Young people, in tenure track positions, feel they to have to collect as many authorships as possible. Questions like “Will I be a coauthor?” and demands as “I have to be a coauthor” are part of daily conversations in science institutes.
But not only junior scientists are eager to boost their cv’s with authored papers. Seniors use their social status to fight themselves into the list of authors.
In a number of groups the list of authors is not discussed but imposed upon. The boss decides. Him being the last author is an axiom. The issue of free riders imposed by the boss, gives rise to a lot of frustration on the side of the first author.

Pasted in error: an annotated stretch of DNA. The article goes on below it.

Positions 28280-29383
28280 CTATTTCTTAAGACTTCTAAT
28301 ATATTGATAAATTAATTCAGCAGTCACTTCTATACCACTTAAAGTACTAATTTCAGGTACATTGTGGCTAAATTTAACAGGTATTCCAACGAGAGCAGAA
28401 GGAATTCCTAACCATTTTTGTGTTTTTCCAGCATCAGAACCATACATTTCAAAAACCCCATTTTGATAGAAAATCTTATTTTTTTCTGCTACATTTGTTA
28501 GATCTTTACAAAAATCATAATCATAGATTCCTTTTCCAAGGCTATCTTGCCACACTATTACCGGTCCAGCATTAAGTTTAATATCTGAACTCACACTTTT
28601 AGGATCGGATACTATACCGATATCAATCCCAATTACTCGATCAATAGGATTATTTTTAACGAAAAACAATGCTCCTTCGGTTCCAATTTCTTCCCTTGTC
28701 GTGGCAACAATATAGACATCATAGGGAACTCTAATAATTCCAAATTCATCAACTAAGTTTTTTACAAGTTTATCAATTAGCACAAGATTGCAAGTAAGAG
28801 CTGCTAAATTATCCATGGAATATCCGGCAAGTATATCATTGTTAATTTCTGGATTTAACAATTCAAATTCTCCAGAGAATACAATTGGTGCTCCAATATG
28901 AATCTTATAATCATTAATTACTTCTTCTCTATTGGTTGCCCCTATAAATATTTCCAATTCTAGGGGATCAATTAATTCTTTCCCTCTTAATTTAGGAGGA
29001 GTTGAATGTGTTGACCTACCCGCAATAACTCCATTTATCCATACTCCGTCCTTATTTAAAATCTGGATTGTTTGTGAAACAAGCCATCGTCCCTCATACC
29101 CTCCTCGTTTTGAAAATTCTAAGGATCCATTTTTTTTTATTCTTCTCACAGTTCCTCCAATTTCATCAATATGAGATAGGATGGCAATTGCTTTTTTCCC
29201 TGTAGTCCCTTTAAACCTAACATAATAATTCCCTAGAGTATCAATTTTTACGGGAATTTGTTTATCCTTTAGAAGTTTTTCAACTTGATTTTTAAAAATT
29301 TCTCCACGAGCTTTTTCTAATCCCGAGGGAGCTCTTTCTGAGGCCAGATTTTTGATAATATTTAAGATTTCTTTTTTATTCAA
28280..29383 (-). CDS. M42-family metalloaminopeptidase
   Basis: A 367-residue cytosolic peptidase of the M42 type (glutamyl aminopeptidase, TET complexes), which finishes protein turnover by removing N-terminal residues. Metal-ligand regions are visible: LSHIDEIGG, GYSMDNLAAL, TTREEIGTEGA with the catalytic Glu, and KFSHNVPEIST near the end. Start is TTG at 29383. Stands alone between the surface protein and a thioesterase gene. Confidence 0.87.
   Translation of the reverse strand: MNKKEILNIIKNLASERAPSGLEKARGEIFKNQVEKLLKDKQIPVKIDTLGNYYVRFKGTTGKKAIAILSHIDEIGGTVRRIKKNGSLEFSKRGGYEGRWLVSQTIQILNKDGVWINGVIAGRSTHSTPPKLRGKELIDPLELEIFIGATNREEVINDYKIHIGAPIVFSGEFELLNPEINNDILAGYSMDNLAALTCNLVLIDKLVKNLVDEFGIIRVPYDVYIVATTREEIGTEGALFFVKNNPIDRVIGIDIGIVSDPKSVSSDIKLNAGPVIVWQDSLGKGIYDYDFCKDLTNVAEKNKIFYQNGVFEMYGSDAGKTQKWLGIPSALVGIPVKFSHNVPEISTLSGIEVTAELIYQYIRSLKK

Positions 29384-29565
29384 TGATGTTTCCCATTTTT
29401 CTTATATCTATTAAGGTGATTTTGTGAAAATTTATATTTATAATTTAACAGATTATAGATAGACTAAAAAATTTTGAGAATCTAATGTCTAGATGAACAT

The question of coauthors only arises when the text is mature enough to be a concept for a paper. Or when there is agreement on what material should be in the paper. Discussing authorship earlier is a guarantee for friction. A common mistake made by Ph.D’s and postdocs is to circulate concepts of papers with an incomplete list of authors. If you are the first author and not yet sure about the complete list of coauthors put a placeholder in the list of authors: “Your Name and Rest of Authors”. Somebody that spots a misled copy cannot (yet) complain as he might think he will be part of “Rest of Authors”.